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NEWS UPDATES Asean Affairs        26  March 2011

More finance liberalization in Malaysia

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More liberalisation measures, particularly in increasing financial linkages and encouraging foreign banks to increase their network in Malaysia, are some of the developments that are likely to take place in Malaysia's financial sector.

Recently, Bank Negara gave some hints on the new financial sector blueprint, which will be announced soon.

The focus of the new master plan will be enhancing the capacity and capability of the Malaysian financial sector to serve the needs of a high value-added and high-income economy; reinforcing Malaysia's position as a global hub for Islamic financial services; supporting the holistic review of the pension and social security system given the demographic and social trends in Malaysia; and deepening Malaysia's interlinkages with regional and international economies by facilitating further growth of cross-border financial transactions.

Bank Negara is confident that banking institutions in Malaysia will be able to transition into Basel III from a position of strength owing to the extensive reform initiatives undertaken by the central bank and the industry following the Asian financial crisis.

The Basel Committee on Banking Supervision endorsed a package of reforms to strengthen global capital standards and introduced global standards for liquidity known as Basel III in September 2010. As the market has witnessed, Malaysia's inter-linkages with the region have started to show progress.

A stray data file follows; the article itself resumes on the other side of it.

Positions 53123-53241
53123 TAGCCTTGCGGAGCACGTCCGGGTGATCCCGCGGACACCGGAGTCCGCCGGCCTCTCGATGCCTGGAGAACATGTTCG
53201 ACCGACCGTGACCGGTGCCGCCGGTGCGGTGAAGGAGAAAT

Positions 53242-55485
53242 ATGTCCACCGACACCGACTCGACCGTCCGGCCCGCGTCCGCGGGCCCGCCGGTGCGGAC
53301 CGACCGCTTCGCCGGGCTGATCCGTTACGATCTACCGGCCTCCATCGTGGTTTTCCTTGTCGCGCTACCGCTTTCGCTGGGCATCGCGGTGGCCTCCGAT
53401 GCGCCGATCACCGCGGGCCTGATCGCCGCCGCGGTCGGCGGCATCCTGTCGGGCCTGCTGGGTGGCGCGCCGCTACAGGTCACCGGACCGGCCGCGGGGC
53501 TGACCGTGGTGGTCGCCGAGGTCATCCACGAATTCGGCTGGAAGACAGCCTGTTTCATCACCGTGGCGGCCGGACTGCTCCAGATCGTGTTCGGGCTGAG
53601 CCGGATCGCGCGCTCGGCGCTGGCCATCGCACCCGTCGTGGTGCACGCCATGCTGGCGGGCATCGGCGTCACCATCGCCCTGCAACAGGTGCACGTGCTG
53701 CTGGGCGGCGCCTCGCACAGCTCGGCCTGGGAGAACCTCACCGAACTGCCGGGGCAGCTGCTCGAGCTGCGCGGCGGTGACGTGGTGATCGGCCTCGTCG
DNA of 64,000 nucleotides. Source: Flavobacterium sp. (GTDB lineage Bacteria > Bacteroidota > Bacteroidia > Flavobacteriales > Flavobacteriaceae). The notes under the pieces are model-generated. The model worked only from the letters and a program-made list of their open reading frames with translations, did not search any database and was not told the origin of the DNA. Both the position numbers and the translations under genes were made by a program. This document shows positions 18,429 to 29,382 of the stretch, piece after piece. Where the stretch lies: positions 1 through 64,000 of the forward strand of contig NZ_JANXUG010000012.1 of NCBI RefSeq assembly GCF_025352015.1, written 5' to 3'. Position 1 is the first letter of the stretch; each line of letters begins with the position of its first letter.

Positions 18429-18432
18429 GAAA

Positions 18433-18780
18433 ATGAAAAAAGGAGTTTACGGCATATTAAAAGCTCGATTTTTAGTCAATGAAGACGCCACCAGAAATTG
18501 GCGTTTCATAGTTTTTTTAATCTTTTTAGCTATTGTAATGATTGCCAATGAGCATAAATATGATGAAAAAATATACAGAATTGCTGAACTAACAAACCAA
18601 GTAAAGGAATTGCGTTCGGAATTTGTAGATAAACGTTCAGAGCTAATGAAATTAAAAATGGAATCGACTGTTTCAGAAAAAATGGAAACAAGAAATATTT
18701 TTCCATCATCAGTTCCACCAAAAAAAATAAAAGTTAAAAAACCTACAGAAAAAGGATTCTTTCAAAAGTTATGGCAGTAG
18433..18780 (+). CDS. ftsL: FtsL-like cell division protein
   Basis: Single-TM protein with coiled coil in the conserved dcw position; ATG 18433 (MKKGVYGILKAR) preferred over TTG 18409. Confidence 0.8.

For instance, the Industrial and Commercial Bank of China had begun the renminbi foreign exchange market direct trade in ringgit.

This was to facilitate cross-border business transactions in prevailing exchange rates without involving the US dollar as an intermediary currency, thus saving time and foreign exchange conversion costs.

Datuk Lee Kok Kwan, the Deputy CEO and treasurer of CIMB Group, expects to see more liberalisation in the region. These liberalisations will focus on better facilitating real trade flows of imports and exports in the region as well as to better enable cross-border investments and corporate issuances within the region.

Lee said this would especially be apparent in the Asean+3 countries. The three include China, South Korea and Japan.

"These developments will likely encompass the proliferation of foreign exchange products to better facilitate intra-regional real trade flows so that customers have a wider and more effective range of forex hedging solutions in the regional currencies," Lee said.

"On the capital markets front, the developments will likely focus on enabling cross-border investments and corporate issuances within the Asean+3 region. Currently, Asean+3 seldom invests in the region beyond its own domestic markets relying on global funds to do so despite the region being highly attractive to global markets due to its sound economic fundamentals, high FX reserves and high growth economies."

Meanwhile, HwangDBS Vickers banking analyst Lim Sue Lin expects to see more incumbent foreign banks increasing their number of branches.

She also expects to see more strategic alliances between local and foreign banks, rather than an outright acquisition of a local bank by a foreign bank.

On the banking sector as a whole, CIMB banking analyst Winson Ng is positive on Malaysia's banking sector and expects to see healthy earnings growth in 2011.

"Our positive outlook for banks is reflected in our projection of healthy net earnings growth of 15.3 percent for 2011, which is underpinned by the expected 11 percent expansion of net and non-interest income and a 4.2 percent slide in loan-loss provisioning," he said.

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